Corporates seek short-term T-bill exposure
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Treasury

Corporates seek short-term T-bill exposure

Short-term government bonds have re-emerged as a viable option for corporate treasurers seeking returns on their cash, but recent events in the US banking sector highlight the risks of long-dated exposures.

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Photo: iStock

In February, Kyriba partnered with bank/broker-dealer Jiko to offer its corporate treasury clients, direct access to short-term US government T-bills.

The move is designed to capitalise on the drive among treasury teams to optimise liquidity planning by deploying cash into T-bill maturities of one, three-, six- or 12-month duration without having to hire traders or work through brokerage interfaces.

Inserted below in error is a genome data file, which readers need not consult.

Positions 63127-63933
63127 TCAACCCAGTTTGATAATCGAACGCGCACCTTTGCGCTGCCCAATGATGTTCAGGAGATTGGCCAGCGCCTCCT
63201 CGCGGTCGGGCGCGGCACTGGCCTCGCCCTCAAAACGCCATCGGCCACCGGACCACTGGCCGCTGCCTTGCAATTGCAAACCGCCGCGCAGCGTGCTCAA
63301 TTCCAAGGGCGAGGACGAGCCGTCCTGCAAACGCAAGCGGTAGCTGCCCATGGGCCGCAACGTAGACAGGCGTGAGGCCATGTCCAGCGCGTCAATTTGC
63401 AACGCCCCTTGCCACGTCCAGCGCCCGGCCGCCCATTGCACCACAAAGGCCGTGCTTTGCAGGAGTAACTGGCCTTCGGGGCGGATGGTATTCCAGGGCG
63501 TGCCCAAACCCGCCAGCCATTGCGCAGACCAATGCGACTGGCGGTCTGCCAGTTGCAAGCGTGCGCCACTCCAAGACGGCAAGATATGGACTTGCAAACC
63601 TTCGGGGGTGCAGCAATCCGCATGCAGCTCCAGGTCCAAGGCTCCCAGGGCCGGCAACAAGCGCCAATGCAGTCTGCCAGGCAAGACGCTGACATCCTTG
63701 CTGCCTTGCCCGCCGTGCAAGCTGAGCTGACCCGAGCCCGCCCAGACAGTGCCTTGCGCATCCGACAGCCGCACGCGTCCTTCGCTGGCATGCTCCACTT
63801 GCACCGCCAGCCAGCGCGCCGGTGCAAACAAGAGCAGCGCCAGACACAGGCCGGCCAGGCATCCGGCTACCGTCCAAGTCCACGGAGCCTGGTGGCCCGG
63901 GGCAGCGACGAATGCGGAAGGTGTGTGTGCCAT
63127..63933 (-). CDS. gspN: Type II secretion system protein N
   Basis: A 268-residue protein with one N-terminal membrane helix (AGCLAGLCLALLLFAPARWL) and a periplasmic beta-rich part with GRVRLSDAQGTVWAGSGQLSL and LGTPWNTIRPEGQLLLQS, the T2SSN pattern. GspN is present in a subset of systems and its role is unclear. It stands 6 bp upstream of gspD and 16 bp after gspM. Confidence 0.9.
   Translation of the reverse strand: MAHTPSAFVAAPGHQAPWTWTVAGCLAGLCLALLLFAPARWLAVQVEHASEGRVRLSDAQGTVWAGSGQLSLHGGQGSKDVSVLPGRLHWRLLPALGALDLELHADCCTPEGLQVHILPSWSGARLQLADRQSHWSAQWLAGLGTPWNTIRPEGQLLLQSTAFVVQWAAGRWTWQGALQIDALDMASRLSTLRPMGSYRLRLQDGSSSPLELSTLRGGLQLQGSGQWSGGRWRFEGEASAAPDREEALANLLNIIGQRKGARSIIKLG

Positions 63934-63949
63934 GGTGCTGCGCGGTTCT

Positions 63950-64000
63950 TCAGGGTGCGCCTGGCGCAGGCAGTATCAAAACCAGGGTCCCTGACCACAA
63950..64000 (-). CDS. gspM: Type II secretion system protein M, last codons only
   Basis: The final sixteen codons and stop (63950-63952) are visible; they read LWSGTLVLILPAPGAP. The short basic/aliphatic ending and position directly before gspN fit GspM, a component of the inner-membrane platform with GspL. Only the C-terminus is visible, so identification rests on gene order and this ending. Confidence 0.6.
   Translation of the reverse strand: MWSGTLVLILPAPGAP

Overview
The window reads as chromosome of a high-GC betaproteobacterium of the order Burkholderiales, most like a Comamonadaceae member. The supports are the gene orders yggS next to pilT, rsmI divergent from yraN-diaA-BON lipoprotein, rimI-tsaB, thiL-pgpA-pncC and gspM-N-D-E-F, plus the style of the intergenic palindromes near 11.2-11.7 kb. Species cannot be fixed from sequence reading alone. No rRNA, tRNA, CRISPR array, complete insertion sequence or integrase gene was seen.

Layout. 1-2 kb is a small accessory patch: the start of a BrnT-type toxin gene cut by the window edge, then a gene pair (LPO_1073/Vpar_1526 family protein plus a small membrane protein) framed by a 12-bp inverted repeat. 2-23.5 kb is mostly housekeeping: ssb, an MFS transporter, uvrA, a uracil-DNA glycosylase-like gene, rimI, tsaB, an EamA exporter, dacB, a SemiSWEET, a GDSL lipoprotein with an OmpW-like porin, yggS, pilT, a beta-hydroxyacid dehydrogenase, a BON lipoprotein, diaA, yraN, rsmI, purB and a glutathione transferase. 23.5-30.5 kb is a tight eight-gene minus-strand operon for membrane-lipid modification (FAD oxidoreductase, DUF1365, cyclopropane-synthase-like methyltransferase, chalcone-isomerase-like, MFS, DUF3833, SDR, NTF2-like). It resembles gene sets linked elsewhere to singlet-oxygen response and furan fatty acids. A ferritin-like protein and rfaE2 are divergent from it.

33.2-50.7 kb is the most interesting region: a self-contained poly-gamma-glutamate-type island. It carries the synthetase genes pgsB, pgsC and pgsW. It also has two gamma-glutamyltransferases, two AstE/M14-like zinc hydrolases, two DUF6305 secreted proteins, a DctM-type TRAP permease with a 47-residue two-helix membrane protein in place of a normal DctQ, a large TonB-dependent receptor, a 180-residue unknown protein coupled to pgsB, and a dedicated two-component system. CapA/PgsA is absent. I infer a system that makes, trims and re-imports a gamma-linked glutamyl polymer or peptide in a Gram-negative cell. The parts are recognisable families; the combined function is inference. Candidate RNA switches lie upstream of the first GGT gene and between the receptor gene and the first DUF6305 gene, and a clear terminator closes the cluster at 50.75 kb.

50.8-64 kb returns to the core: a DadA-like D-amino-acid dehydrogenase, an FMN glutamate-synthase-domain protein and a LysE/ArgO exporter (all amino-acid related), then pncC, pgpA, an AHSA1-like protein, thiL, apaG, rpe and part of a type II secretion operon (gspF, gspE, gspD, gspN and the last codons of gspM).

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Kelly Gemmell, Vanguard

As recent events have amply demonstrated, when considering placing excess cash into government bonds, treasurers must consider the implications of interest-rate movements.

Rising rates dilute the value of existing bonds, which is not a problem if the bond owner is able to hold it until maturity. However, if a company needs to access funds tied up in bonds it can face unpleasant losses.

This was one of the key elements in the failure of Silicon Valley Bank, whose long-dated bonds bought last year were yielding less than half that of a three-year US Treasury note bought today. That resulted in a $1.8 billion loss on its bond holdings.

Attractive rates

The shockwaves that the collapse of SVB have sent through the financial system are expected to precipitate a shift in US monetary policy.

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